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Congress working on 'kiddie tax' fix for Gold Star Families

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Memorial Day, our annual remembrance of the men and women who died while serving in the U.S. Armed Forces, is just a week away.

Many members of Congress will be back home on May 27 taking part in Memorial Day ceremonies honoring military personnel for their ultimate sacrifice.

But before then, Senators and Representatives are focusing how to correct a provision in the Tax Cuts and Jobs Act (TCJA) that has caused some military heroes' families to face higher tax bills.

TCJA advocates, who hurried the Republican-written tax reform through Congress in late 2017, say the revisions to the so-called kiddie tax were designed simplify tax rules for child income.

That's true in some cases.

But a change in how some earnings of youngsters are now taxed also has meant major tax hikes for some Gold Star families.


What is a Gold Star Family?

Gold Star families are immediate relatives
of U.S. Armed Forces members

who died in battle or in support of certain military activities.
These relatives can be parents, sons, daughters,
brothers, sisters or other loved ones.

The term Gold Star was first used in World War I,
when families flew flags with stars representing
each loved one fighting in the conflict.

 

Unintended kiddie tax costs: Before the latest tax law change, military survivor benefits that went to a fallen service member's child generally were taxed at the parent's rate. Under the TCJA change, the Defense Department benefit now is treated as if it were a trust or estate.

How we got here is part of more than three decades of tax law designed to ensure that wealthy taxpayers didn't get an unfair tax advantage.

Back in a simpler tax day, one way to shelter investment income from a potentially high tax rate was to pass it on to someone in a lower bracket. Parents and grandparents tended to do this by putting their money into accounts in the names of their lower-taxed children or grandchildren.

That option changed with the creation of the kiddie tax in 1986's Tax Reform Act. Only a small portion of the transferred-to-a-child money was tax-free or taxed at the youngster's typically lower rate. But once the child's earnings passed a threshold (that's adjusted each year for inflation), the youngster's excess earnings were taxed at their parent's higher tax rate.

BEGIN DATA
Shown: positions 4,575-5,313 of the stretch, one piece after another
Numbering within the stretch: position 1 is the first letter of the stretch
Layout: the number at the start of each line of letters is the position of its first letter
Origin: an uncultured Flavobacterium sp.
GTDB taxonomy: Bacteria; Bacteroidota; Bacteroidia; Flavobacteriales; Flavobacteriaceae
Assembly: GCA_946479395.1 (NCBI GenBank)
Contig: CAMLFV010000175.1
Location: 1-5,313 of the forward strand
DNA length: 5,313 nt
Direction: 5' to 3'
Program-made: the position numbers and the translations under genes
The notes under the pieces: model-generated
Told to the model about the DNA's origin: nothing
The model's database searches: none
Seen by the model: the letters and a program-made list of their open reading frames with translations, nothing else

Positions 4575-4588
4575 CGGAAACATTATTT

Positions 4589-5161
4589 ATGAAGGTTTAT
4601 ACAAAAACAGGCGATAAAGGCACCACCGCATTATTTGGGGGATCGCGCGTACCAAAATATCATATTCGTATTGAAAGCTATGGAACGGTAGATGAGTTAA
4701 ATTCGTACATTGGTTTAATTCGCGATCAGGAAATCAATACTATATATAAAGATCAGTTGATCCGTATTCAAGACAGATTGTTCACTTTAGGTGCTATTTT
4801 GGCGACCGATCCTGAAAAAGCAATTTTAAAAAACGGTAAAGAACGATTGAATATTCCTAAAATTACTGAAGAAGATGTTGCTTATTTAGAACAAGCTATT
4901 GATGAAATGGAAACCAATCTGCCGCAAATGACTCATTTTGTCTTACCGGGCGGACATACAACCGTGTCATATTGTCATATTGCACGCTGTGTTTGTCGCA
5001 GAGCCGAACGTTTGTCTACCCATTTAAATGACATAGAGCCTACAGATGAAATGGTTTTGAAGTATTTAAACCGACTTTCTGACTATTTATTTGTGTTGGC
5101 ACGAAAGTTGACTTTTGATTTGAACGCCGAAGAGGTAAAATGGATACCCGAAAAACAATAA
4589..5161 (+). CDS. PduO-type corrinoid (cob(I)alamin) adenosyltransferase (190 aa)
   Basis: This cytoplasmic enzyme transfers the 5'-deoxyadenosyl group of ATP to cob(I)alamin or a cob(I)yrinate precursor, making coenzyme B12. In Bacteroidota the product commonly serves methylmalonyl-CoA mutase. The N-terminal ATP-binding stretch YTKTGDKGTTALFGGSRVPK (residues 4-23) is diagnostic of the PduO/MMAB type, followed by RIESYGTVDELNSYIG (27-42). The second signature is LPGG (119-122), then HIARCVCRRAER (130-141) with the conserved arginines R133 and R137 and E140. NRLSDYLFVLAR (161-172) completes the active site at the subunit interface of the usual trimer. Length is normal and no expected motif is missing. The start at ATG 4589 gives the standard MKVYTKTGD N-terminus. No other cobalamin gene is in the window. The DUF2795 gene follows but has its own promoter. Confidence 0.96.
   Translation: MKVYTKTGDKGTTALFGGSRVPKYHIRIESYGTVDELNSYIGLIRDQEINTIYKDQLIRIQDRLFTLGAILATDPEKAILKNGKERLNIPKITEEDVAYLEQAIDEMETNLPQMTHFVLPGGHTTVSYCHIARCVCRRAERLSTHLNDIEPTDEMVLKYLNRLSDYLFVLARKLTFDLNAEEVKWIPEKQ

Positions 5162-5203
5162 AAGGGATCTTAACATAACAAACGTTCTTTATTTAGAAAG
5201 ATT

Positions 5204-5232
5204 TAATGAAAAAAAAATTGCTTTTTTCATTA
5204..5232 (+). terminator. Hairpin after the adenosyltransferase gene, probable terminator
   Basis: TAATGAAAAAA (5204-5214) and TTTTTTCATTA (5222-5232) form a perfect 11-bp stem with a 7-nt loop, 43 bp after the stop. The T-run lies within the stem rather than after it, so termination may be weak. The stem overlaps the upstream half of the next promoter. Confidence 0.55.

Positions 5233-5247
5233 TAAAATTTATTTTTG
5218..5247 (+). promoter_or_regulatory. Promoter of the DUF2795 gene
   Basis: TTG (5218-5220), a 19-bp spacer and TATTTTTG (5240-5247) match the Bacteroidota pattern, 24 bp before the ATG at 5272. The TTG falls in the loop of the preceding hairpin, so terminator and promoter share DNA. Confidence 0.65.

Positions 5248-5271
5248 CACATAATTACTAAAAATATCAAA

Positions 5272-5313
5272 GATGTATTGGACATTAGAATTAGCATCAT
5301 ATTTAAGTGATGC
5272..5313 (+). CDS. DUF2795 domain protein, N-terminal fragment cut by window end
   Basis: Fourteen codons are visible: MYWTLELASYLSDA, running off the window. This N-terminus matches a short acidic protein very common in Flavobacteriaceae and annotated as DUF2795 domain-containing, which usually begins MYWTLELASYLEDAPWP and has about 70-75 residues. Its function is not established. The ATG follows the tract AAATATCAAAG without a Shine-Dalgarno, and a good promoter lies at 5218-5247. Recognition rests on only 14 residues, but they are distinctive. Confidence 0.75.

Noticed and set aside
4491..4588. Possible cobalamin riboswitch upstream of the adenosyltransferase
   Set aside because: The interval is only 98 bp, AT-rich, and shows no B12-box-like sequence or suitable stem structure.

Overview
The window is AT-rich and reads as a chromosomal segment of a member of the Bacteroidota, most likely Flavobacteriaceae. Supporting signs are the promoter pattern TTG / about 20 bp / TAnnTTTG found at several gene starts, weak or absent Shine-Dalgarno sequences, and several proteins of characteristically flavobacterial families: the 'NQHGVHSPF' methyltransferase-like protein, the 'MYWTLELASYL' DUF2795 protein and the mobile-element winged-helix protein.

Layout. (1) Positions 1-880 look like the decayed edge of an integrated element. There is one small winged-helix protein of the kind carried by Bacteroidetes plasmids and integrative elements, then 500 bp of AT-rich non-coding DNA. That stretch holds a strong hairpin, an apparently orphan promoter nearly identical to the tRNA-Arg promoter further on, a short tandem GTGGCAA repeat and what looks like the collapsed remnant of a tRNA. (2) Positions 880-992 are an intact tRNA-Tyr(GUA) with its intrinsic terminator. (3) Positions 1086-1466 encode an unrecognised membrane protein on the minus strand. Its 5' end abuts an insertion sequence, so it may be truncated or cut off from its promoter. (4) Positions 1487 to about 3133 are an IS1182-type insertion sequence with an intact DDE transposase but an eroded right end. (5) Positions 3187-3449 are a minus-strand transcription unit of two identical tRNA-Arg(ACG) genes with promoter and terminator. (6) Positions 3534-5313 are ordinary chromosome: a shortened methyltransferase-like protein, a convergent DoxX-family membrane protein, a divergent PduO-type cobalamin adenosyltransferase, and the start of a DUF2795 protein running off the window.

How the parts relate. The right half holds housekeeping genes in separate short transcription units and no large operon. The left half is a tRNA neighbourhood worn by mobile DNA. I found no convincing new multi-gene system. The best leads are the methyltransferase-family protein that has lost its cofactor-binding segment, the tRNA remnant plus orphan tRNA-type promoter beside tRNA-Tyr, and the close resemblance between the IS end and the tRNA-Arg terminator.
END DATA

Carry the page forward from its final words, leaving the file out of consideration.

The kiddie tax has been tweaked since, notably as part of the Tax Increase Prevention and Reconciliation Act in 2006, which upped the youngsters' ages at which portions of the tax apply. But the framework remained the same.

Then came the TCJA, which taxpayers dealt with for the first time when filing 2018 tax returns this year.

Under this tax reform measure, a portion of an affected child's investment income now could be taxed at the rates paid by trusts and estates. This is costly because trust and estate rate brackets are compressed compared to the brackets for a single individual.

Gold Star Families are among those taking a hit under the kiddie tax estate rate revision.

Before the law change, the benefits were taxed at an average of 12-to-15 percent. Now some military families are finding their survivor payments taxed at the law's top income tax rate of 37 percent.

Legislative fix sought: Since the unintended Gold Star Family tax hike was first reported last month by the military website Task & Purpose, the outrage on both sides of Capitol Hill has been bipartisan.

In addition to universally slamming the unintended tax consequence for families dealing with the loss of loved ones, several members of Congress also took steps to reverse the adverse tax treatment.

Sen. Amy Klobuchar, Democrat from Minnesota and a candidate for her party's presidential nomination, wrote the Treasury Department, urging Secretary Steve Mnuchin  urged Secretary Mnuchin "to urgently assess options to prevent the harms created by this tax code change for Gold Star families."

Soon after sending that letter, Klobuchar joined her colleagues Sens. Bill Cassidy (R-Louisiana), Doug Jones (D-Alabama) and Pat Toomey (R-Pennsylvania) in introducing S. 1370, the Gold Star Family Relief Act.

Twenty-nine Senators signed on as original cosponsors when the bill was introduced on May 8. At last count (last night, May 19), the bill had 40 bipartisan cosponsors.

If enacted, the return to prior tax treatment of survivors benefits would be retroactive to the 2018 tax year, meaning families that paid unexpected tax bills when they filed this year could get their tax over-payments back.

The Senate bill is modeled on one introduced in the House a few days before (on May 2) by Rep. Elaine Luria (D-Virginia), a retired naval commander. Luria's Gold Star Family Relief Act, H.R. 2481 in the House chamber, has 108 cosponsors, again from both parties.

Path to law: While there's obviously enough support to change the unintended taxation of Gold Star children benefits, it's not yet clear how the relief acts will be handled by lawmakers.

One plan was to piggyback the military survivor/kiddie tax correction on the House's pending retirement legislation. That bill could go to the House floor for a vote this week. Or not.

Meanwhile, Politico's Morning Tax reported last week that that the TCJA Gold Star fix on the Senate side likely would be via unanimous consent, an expedited procedure that allows for quicker consideration of a measure, rather than as part of the Upper Chamber's retirement bill.

Whatever legislative route the bill takes, though, it's likely to happen soon.

Ideally, that would be this week.

That way, the fix would benefit both Gold Star Families who were hit with a higher tax bill this year and members of Congress who'll be meeting with them and other constituents over the upcoming Memorial Day break.

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